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''It was never intended to be a primary child-care source for infants,'' said Hank Kahn, who developed the first program approved by the Government, in 1986, and is now a consultant to exchange agencies in Cornelius, N.C. ''It was intended to be, and is in most cases, a cultural exchange with child care for toddlers.''
Despite a volley of criticism aimed at the au pair system and the high-profile trial of Louise Woodward, who was convicted of causing the death of her 8-month-old charge, many parents say they intend to continue using au pairs. In fact, the United States Information Agency, which oversees the program, says it does not expect a decline in demand, and three more organizations have applied to become agencies, in an industry that matches 10,000 au pairs with families each year. The au pair year begins in August, so the real impact may not be known until then.
As competing nanny agencies are eager to point out, taking a young visitor into one's home, especially one whose agenda is cultural experience, is not the same as hiring a professional nanny. Stricter guidelines -- including 200 hours of experience for au pairs tending children under 2 -- went into effect this year, and formal screening procedures run from reference checks to the most recent addition, psychological exams.
But host families, counselors and the Information Agency itself say that the au pair system is still a lottery. It is up to parents to insure a harmonious match before anyone gets on a plane.
Karen Fisch, a mother of three in Scarsdale, N.Y., who has had five au pairs and used to run an Internet au pair chat group, has the review process down to a science. For her, applicants must be at least 21 (to avoid the issue of under-age drinking), unattached (boyfriends cause homesickness), able to drive and independent enough to have lived away from home. Her advice: If the young woman's application is more than six months old, families may have passed on her for a reason. Hold out for a better candidate.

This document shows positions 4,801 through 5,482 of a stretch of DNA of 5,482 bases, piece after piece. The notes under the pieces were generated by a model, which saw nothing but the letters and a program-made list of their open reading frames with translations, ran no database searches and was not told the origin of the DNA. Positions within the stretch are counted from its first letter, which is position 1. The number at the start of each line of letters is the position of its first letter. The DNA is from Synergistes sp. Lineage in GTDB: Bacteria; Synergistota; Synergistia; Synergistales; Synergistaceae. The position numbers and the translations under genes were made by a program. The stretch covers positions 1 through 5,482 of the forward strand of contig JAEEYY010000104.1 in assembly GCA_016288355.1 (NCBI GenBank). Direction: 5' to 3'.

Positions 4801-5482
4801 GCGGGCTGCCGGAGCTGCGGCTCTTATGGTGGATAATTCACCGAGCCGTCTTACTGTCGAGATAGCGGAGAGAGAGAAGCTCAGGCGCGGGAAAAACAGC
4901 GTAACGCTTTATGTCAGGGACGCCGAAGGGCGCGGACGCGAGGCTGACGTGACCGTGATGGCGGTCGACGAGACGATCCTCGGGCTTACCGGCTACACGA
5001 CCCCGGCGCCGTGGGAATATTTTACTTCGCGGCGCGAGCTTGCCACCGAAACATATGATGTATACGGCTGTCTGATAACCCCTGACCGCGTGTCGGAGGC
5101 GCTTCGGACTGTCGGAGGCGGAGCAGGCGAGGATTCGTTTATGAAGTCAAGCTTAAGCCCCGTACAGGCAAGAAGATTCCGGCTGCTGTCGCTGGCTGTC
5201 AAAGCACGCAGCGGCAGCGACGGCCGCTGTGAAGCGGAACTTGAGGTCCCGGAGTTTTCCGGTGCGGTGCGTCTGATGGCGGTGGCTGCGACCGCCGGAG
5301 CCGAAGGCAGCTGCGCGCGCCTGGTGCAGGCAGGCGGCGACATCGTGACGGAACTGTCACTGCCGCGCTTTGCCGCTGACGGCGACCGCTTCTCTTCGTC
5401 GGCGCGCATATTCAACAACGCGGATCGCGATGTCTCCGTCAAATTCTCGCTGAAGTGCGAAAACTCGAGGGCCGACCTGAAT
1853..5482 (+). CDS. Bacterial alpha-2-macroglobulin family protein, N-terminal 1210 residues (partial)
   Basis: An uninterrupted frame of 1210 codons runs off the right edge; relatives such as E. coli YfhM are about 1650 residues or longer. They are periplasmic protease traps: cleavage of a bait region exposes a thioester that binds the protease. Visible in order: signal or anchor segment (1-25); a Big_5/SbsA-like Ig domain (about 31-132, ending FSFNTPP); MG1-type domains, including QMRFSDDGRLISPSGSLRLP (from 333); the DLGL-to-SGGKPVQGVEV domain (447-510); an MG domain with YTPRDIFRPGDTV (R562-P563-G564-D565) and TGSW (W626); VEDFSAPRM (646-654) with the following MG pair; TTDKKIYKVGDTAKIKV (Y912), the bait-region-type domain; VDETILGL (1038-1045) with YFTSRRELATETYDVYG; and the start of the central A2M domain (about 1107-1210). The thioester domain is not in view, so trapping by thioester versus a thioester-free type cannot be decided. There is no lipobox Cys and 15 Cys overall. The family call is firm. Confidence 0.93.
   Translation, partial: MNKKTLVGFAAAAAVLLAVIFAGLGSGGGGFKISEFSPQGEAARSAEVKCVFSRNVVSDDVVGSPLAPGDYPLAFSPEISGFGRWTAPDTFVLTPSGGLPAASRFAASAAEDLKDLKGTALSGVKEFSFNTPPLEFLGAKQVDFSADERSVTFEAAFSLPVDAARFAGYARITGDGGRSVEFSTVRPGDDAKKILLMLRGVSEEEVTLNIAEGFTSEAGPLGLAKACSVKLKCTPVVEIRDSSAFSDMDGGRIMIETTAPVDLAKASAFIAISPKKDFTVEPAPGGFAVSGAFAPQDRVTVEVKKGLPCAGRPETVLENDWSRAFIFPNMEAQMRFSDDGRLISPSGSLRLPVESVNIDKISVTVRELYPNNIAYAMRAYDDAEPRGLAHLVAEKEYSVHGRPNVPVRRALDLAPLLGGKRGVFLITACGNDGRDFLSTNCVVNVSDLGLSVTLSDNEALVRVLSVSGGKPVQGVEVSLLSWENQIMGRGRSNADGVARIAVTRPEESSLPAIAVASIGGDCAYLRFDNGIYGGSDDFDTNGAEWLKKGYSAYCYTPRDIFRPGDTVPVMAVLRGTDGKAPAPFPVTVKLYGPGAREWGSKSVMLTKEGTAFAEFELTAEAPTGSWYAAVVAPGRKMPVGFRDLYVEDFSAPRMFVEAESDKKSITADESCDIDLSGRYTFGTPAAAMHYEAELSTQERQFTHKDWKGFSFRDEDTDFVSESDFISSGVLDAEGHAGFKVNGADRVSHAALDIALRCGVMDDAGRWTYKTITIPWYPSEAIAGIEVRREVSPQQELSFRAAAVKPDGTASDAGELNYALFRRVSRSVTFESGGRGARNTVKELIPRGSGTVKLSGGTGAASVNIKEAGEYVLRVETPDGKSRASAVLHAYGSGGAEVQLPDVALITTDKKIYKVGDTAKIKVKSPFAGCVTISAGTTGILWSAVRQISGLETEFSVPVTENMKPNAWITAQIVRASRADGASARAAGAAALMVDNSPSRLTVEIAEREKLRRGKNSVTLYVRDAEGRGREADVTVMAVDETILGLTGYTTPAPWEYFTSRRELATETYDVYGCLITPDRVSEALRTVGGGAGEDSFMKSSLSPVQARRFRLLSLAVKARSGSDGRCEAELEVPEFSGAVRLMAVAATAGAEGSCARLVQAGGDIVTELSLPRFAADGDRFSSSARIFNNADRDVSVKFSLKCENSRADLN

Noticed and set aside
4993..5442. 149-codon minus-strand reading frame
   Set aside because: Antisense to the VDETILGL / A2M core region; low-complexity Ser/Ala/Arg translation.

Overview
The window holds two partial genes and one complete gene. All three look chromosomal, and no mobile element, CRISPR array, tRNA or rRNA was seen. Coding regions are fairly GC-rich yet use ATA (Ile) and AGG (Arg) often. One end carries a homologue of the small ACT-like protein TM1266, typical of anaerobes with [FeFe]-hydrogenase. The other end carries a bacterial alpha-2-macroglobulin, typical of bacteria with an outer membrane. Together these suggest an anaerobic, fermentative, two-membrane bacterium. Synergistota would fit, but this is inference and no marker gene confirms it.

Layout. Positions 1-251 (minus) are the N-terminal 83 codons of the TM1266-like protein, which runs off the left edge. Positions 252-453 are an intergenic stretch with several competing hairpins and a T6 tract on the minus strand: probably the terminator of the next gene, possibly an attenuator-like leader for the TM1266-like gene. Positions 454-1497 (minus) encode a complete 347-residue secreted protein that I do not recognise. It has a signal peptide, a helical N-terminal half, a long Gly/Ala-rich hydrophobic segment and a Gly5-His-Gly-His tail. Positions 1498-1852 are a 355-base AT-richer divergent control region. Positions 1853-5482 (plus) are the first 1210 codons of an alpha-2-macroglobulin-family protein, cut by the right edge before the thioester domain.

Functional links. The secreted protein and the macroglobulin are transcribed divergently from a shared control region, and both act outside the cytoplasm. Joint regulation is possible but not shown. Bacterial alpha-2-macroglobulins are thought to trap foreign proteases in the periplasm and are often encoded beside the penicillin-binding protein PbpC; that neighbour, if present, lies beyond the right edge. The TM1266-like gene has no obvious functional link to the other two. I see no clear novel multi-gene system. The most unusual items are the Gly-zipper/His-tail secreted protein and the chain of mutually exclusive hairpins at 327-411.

Others familiar with the application process urge prospective families to study the applicant's personal essay for thoroughness, neatness and English proficiency, and to prepare specific questions in advance for the phone interview.
When Mrs. Fisch, a management consultant, narrows her choices, she sends candidates a nine-page letter outlining her child-care needs, to avoid surprises.
To Ms. Goldman, one of the most important ways to prevent a mismatch is to paint an accurate picture of the family to the agency and then to the au pair. Parents, she said, need to be ''brutally honest about their family life.''
''Are they really people who want their privacy, or do they want someone to go camping with them every weekend, and will they be upset if she wants to do her own thing?'' Ms. Goldman asked. ''Are their kids really sportsy, and do they want an au pair who says she likes to read and crochet? Do a really honest assessment of who your kids are and how they work. That 8-year-old with attention deficit disorder is a really important thing for the au pair to hear about in an interview.''
''I'd much rather she hear that when she is in Prague, rather than when she is in my living room,'' she added.
Andrea Dunn, a registered nurse in Rockport, Mass., has had eight au pairs from seven countries help care for her triplets since they were born seven years ago. She fondly remembers her first helper, from Holland, who arrived a month early to assist with the newborns, juggling 40 bottles a day and changing 250 diapers a week.
But not all the au pairs worked out. There were tensions over curfews, boys spending the night, even safety issues, like not leaving appliances on. She sent three home. In retrospect, she says most of those problems could have been prevented with an honest interview, and she now quizzes the young women on Red Cross safety procedures and their family life.
''At that young age,'' she said, ''in the transition from childhood to adulthood, the relationship they have with their own parents becomes transferred to the host family.''
Some Questions to Ask in Advance
INFORMATION on the au pair program is available from the United States Information Agency at 301 Fourth Street SW, Room 602, Washington, D.C. 20547. Following are a few questions experts recommend asking applicants:
* What might you have my children do on a rainy day? (Right answer: Age-appropriate and participatory activities, not videos.)
* What is the worst experience you've ever had, and how did you get through it? (To determine problem-solving skills.)
* What jobs have you held? What is your child-care experience?
* When would you spank a child? (A crucial discipline point.)
* What questions do you have? (If none are about children, it may show lack of interest.)Continue reading the main story